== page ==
I don’t know how to approach this kind of death. It’s the elephant in the room. Do you mention it? Do you act like everything is normal? Do you let the person you love die without acknowledging the fact that when they go, a huge chunk of your life is going to break off, and you’ll never be the same?

For all I can write about death, with the blood and gore and violence, sometimes it’s a quiet, expected death that wreaks the most horror and loss.

Happy Birthday, Buffy Summers!

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As regular followers of my blog and Facebook have learned over the years, I’m a huge fan of Buffy The Vampire Slayer. I can’t truthfully say it’s my favorite television show of all time, but it’s quite high up on the list. Despite Buffy’s creator, The-Ginger-Who-Shall-Not-Be-Named, doing his absolute best to destroy the mythos I and millions have come to love by making all sorts of wacky decisions for his own amusement (including delivering Buffy her very worst birthday ever with the issue of the comic that hit stands today), but when one overlooks the totally bizarre second life the series has in print (seriously, could have lived without Buffy/Angel sex that destroys mountains and winds up in space), it’s still the same, lovable old Buffy.

Oh dear, I didn’t mean old. I know how it felt to turn thirty, myself, and since today is Buffy’s big 3-0, I thought a list of my top five Buffy must see episodes is the perfect gift.

  1. “The Zeppo” Season 3
    This episode is the top of the list because it’s so damned weird. A huge plot is going on involving the end of the world and the opening of the Hellmouth, but instead of focusing on impending apocolypse, the viewer instead followes Xander Harris on a hellish journey of self-discovery that begins with a donut run and ends with zombies, a bomb threat at the school, and a werewolf attack. Oh, and somewhere along the way, he loses his virginity.
  2. “Hush” Season 4
    No list of favorite Buffy episodes would be complete without “Hush.” A group of shit-your-pants-scary baddies known as The Gentlemen roll into town in search of seven hearts to fulfill their nightmarish quota. After stealing all the voices in Sunnydale (the human voice is the only thing that can defeat them), they go on a rampage, surgically excising the hearts from silently screaming Sunnydale residents. The sharp acting in this one is what makes it so enjoyable to watch, as the characters have literally no voices for most of the episode.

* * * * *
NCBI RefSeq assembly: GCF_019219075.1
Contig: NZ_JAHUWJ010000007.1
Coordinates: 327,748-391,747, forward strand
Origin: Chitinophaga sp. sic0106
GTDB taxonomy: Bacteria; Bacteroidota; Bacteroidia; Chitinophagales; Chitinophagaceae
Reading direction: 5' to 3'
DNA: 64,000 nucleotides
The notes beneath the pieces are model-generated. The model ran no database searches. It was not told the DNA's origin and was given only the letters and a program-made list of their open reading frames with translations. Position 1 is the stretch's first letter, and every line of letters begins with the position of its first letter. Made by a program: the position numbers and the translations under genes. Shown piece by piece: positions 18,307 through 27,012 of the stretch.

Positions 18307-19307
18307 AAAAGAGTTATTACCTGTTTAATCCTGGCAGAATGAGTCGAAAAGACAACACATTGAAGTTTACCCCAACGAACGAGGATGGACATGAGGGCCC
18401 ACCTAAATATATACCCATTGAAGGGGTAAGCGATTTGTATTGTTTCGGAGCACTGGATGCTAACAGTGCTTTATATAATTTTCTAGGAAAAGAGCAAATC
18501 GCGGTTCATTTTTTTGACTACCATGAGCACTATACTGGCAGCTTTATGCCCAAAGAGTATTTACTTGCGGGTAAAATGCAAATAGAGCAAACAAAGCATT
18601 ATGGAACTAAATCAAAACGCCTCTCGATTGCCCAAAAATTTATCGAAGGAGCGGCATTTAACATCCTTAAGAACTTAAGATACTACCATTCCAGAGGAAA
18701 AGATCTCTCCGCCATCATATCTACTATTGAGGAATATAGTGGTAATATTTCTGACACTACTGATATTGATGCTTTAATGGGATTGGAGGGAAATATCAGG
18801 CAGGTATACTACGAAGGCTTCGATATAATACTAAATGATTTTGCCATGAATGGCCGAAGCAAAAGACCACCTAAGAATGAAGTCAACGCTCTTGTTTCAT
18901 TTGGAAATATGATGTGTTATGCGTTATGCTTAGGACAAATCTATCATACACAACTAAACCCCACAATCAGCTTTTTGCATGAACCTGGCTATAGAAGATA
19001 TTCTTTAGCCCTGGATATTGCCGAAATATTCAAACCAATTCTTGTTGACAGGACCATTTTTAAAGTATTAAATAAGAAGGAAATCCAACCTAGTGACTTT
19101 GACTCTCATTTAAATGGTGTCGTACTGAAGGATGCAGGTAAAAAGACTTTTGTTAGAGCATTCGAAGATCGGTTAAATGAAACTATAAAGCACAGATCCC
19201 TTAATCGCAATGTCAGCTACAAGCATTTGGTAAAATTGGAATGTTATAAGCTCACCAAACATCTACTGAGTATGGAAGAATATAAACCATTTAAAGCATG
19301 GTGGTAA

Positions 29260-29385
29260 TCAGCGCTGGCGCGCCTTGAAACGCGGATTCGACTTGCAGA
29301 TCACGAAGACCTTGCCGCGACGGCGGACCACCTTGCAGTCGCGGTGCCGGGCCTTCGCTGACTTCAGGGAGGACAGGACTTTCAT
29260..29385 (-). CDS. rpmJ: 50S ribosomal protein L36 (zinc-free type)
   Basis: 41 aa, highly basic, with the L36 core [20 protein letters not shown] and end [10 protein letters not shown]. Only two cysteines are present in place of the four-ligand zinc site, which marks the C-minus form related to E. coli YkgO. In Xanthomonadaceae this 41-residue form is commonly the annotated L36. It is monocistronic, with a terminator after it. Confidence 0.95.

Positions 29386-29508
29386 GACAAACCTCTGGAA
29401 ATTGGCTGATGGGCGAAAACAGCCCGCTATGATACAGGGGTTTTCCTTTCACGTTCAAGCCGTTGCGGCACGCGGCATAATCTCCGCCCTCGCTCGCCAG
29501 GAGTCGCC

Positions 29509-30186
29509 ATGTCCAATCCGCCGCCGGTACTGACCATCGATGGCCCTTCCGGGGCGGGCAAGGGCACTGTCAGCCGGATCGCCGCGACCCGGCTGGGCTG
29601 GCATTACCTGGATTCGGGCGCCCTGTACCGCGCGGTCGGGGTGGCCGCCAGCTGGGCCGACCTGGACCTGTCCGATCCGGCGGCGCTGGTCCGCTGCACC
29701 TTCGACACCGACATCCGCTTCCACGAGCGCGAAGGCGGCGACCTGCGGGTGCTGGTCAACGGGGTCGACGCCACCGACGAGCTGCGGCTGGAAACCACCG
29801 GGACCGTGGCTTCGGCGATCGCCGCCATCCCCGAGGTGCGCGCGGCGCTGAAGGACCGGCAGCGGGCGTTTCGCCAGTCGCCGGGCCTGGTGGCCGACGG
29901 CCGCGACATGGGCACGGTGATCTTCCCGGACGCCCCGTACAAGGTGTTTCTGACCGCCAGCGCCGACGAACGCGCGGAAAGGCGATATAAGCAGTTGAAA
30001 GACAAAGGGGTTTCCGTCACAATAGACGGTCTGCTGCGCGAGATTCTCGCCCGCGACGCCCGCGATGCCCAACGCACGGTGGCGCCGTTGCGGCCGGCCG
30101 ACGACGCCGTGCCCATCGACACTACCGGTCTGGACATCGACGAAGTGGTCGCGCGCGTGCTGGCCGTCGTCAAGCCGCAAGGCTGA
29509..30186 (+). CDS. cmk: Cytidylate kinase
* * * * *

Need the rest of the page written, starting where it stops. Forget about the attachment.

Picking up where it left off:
3. “Fool For Love” Season 5
    The plot of this episode is simple: Buffy gets hurt on the job and, suddenly faced with her own mortality, goes to Spike to learn about the two slayers he killed. On the surface, the story is about Buffy desperately trying to glean any information about her predecessors and the mistakes they made that wound up getting them killed, but on a deeper level, it’s all Spike’s story. As the reasons behind his wannabe hard-ass attitude are revealed through flashbacks, he becomes a fully developed character for the first time, a desperately lonely man who has never fit in with anyone.
  4. “Innocence” Season 2You know how for some people, their first time is amazing, and some people’s first time is completely lame? Buffy loses her virginity and her boyfriend in the same night, when Angel loses his soul in a “moment of happiness”. Over the course of the series, this somehow got reinterpreted as “had an orgasm.” You say “soul-deep happiness,” Joss says “orgasm.” Whatever. After Buffy wakes up alone and spends the better part of a day tracking Angel down, he cruelly berates her for her inexperience and makes it clear that the night before meant nothing to him. Of course, Buffy doesn’t realize yet that Angel is now evil, and she spends the rest of the episode coming to terms with the fact that the man she loved is now her enemy. This episode was so important to a certain highschool girl dealing with her first broken heart, she couldn’t leave it off the list.